The ŠÚ recently reconstructed its website as part of a €22-million project co-financed from EU funds. European Commission auditors, however, found flaws in the tender rules and in consequence the Finance Ministry has already called on the statisticians to return more than €5 million which they claim was spent in ways irrelevant to the project. The ŠÚ refuses to pay back the money and denies wrongdoing.
The public-service RTVS has repeatedly pointed to flaws discovered by the EC auditors in a number of tenders for projects co-financed from EU funds in Slovakia, using the example of the ŠÚ’s Electronic Services project. The project was realised in the previous programme period between August 2010 and November 2013 and is worth €19.4 million excluding VAT (more than €22 million altogether), out of which €18.3 million was paid from EU funds and the rest was financed from the ŠÚ’s own budget, according to the ŠÚ website.
The project involved, among other things, creating a new website or the introduction of a new vote-counting system. The ŠÚ argues that the Government’s Office’s auditors haven’t found any flaws in their tender, and has published several audit reports to that end.
Those governmental audits drew EC criticisms a year ago. The RTVS broke the story in May 2014, citing an EC audit report from March of that year in which the EC criticised the Slovak government concerning the auditing of projects financed from EU funds and threatened to suspend billions of euros of funding as a result. EC auditors found serious flaws that Slovak auditors overlooked, according to the report. The flaws included, for instance, tailoring the conditions of tenders to suit predetermined candidates, selecting a winner who did not fulfil the conditions of the tender, or dividing a purchase into two smaller parts that do not require a tender at all.
EC cites too many tender restrictions
In the case of the ŠÚ, the European auditors pointed to mistakes in competition rules which could be beneficial for one specific participant. The Statistics Office only considered companies with an annual turnover of €20 million or experts with individual publication activities for the website tender.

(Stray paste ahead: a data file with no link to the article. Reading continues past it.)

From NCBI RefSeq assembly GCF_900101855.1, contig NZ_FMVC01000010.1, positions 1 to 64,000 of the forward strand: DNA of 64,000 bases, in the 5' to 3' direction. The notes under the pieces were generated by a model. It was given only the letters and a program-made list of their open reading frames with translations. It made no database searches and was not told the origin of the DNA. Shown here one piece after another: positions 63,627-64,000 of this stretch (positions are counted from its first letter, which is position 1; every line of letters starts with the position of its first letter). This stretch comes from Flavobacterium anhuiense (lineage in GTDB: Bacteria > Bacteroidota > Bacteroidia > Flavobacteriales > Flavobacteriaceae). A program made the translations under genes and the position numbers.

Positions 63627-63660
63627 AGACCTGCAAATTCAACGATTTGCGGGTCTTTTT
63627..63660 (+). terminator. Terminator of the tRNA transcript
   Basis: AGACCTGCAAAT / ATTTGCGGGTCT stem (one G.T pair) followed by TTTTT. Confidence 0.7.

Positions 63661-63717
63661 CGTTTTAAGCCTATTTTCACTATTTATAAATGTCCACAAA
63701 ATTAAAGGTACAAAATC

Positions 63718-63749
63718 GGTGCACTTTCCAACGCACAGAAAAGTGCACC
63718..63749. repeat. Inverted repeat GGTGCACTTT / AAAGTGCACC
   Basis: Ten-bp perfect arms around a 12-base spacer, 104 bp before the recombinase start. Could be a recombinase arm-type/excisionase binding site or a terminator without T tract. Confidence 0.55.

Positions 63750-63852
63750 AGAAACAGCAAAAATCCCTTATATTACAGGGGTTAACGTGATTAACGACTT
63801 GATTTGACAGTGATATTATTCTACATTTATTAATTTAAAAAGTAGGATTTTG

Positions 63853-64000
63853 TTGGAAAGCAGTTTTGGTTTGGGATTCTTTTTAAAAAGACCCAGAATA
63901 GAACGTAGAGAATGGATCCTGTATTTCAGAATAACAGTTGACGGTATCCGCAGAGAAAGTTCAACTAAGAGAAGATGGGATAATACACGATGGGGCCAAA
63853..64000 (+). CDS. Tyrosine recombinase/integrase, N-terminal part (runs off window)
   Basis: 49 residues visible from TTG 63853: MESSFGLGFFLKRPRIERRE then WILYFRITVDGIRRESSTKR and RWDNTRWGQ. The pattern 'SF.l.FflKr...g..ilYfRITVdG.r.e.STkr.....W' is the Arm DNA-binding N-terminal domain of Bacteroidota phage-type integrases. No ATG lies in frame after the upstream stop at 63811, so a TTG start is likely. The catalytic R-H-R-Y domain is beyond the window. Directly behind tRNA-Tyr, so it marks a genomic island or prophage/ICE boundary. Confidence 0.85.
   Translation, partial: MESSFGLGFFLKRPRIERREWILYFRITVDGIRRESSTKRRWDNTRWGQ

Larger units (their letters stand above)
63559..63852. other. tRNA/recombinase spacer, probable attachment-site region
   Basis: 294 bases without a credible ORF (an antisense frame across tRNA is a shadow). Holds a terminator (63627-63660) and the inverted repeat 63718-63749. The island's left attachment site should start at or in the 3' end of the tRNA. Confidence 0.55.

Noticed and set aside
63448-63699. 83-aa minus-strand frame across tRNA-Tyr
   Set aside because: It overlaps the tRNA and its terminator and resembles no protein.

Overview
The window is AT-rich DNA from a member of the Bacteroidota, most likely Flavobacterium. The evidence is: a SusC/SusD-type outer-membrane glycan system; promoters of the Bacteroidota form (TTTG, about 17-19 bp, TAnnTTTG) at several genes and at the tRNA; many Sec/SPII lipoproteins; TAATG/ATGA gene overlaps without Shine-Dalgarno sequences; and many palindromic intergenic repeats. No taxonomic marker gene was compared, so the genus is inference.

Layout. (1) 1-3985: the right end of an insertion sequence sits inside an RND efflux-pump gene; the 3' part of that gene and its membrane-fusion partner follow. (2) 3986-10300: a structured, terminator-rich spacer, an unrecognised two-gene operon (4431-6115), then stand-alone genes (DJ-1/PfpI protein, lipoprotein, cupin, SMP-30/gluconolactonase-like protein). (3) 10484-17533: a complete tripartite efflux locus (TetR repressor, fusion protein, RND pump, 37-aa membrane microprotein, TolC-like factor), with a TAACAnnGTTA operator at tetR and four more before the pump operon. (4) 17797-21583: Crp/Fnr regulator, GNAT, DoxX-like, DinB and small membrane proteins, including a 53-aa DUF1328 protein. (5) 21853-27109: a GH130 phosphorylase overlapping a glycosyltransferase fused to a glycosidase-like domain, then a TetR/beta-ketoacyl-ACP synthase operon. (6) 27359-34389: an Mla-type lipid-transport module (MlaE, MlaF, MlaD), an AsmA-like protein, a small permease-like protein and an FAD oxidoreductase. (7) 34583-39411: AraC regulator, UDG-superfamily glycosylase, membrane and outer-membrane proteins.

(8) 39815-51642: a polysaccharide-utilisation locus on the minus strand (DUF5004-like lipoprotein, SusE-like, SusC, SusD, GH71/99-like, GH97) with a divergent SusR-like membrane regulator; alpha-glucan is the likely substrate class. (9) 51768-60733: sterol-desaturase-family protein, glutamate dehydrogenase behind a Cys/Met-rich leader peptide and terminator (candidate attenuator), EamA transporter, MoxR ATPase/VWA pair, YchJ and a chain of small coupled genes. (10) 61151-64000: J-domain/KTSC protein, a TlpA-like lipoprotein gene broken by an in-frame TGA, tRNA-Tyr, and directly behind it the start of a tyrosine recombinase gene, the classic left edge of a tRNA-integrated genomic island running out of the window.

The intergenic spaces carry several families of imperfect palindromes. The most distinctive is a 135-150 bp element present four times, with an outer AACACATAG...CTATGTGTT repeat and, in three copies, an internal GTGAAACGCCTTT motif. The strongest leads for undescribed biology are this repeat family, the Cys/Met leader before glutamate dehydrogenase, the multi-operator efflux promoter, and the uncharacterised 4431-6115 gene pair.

The Finance Ministry has performed an audit at the ministry following the EC report, and confirmed that mistakes were made.
“The re-audit agrees with the conclusion of the Commission regarding the over-restrictively set conditions for the participation in the public procurement,” Finance Ministry’s spokeswoman Alexandra Gogová told the RTVS.
The Finance Ministry requested the ŠÚ to return part of the project funds, €5.39 million, which according to ŠÚ head Ľudmila Benkovičová equals to one third of the office’s annual budget. There is no way they would be able to pay it back within 50 days as requested by the ministry, she said.
The ŠÚ insists that they have all the right to keep the money, as the office did not violate the public procurement rules in 2010, when the project was launched. Benkovičová claims that this was confirmed by the auditors of the Government’s Office, which oversees the respective operational programme for drawing EU funds. In addition, the ŠÚ claims, there were other nine audits over the duration of the project between August 2010 and November 2013, none of which found violations of any laws.